The word artisan refers to someone who is skilled at some type of handicraft: baskteweaving, pottery, metalsmithing, cooking, etc. People who render beeswax and use it to make soap or candles are artisans. People who take honey out of a hive and sell it are not artisans. They are simply beekeepers. There is no “art” involved in picking up a hive, putting it on a truck, and driving somewhere. If moving heavy objects made one an artisan, Mayflower Trucking would set up booths at craft shows and Ren fairs.

I hate it when monofloral honey is labeled as “artisanal,” because the term reinforces the false perception that beekeepers make honey. We don’t. We just give our bees a comfortable place to live, try to protect them from predators and parasites, and swipe a little of their honey now and then in exchange for our services.

I don’t have a problem with beekeepers charging more for better honey. If I end up with a frame or two of unusually flavorful honey, I want it to end up in a good home where it will be savored and enjoyed and not just poured over some toddler’s Chicken McNuggets, so I’ll probably charge an extra dollar a pound for it.

I will not, however, attempt to convince the buyer that I am an “artisan” just so I can overinflate the price. Local honey should cost about $4 to $8 a pound, depending on the kind and quality. Any more than that, and you’re probably getting ripped off, no matter how artistic the beekeeper claims to be.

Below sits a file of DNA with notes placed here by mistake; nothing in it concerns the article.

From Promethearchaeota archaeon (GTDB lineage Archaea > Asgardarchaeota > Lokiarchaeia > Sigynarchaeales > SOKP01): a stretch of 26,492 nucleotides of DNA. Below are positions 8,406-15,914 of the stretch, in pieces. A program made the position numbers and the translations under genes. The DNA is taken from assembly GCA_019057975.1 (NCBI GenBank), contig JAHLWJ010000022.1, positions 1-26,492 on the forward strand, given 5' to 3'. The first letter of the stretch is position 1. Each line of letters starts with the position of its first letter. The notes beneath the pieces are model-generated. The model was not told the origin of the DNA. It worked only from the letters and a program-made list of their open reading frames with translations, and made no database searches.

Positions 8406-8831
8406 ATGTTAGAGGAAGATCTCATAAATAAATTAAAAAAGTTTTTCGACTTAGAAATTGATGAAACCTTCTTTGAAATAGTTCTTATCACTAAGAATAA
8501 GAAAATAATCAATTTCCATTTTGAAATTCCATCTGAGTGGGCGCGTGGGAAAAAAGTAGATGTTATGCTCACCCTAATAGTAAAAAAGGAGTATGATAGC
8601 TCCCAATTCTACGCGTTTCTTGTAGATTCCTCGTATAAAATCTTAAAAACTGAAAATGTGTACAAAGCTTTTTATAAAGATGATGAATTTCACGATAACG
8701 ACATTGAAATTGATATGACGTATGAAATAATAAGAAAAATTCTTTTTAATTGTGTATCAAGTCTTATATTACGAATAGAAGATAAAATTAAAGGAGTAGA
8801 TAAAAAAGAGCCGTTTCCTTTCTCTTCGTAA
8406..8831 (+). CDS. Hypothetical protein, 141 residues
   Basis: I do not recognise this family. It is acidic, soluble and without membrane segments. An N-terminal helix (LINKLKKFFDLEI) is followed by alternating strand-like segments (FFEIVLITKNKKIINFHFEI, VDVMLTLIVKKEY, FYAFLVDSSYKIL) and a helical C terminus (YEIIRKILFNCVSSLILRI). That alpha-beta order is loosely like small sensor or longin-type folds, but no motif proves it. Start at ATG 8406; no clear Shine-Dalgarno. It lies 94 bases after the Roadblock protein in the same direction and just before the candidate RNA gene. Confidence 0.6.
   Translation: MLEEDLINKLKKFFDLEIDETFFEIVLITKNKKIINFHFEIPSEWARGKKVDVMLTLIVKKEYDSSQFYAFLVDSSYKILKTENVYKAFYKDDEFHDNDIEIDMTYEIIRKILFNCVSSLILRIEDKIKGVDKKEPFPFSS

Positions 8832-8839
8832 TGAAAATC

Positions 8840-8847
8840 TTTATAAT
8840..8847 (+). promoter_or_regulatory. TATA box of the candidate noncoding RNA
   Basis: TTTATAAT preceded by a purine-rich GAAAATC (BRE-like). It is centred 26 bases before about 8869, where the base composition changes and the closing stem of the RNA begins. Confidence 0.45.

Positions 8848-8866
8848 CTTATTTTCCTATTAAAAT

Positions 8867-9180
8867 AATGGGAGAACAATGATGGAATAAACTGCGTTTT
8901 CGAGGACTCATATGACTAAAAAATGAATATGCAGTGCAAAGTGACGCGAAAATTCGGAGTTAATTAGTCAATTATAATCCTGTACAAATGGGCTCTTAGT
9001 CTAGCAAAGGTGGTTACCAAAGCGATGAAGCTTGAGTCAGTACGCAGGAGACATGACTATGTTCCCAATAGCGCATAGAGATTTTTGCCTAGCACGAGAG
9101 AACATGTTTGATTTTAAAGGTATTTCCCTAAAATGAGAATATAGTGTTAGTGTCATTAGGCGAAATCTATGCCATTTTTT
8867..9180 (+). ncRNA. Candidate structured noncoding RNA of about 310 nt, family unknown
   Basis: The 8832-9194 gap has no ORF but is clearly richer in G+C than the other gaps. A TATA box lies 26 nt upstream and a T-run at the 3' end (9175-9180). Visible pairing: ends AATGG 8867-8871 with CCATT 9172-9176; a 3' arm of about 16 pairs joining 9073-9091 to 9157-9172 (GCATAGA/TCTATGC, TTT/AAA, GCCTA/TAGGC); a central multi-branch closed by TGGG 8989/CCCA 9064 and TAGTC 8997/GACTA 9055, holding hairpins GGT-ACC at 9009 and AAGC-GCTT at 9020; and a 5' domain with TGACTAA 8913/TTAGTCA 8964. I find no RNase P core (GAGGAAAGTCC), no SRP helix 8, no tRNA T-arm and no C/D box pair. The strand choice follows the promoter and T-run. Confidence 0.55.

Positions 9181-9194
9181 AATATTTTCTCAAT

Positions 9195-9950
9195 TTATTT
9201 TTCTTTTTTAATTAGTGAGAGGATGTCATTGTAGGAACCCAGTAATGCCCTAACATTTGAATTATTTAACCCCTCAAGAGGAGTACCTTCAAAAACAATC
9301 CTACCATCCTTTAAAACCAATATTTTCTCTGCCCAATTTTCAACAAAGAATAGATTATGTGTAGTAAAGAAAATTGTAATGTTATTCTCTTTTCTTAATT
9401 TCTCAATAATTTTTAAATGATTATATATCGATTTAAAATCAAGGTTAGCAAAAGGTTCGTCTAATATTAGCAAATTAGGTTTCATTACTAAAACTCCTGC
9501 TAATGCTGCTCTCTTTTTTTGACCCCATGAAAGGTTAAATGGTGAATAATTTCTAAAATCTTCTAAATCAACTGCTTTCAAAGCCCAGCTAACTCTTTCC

Best. Tattoo. Ever.

I have no idea who this chick is, but she has the greatest tattoo I have ever seen. Seriously: Go look at it.

Also, I am fascinated with her hair. It might just be the angle from which the photo was taken, but she appears to be rockin’ both the Bettie Page bangs and a pretty nice set of dreads-in-progress. If that is the case, she is my new hero, because that is the most creative hairstyle I have ever seen, and she is totally pulling it off.

Her picture makes me wish two things:

1. That I had dark hair and a more exotic appearance so I could get away with Bettie Page bangs and white-girl dreads. (Don’t think I haven’t considered dreadlocks many, many times in the past six months. The more obnoxiously uncooperative my hair becomes under humid conditions, the more tempted I am to stop fighting my split ends — which are a completely intractable force of nature — and hire a good ethnic stylist to help this mess do what it’s been trying to do on its own since I was five. It’s that or move to the Mojave Desert, which Ron has vetoed.)

2. That the school board would one day announce, “Since we’re still flat broke and are probably going to have to continue to dump extra work in your lap without approving any pay raises for teachers, we thought we’d show you some love by amending our woefully outdated dress code to allow tattoos, as long as they don’t scare the children or promote immoral behavior.”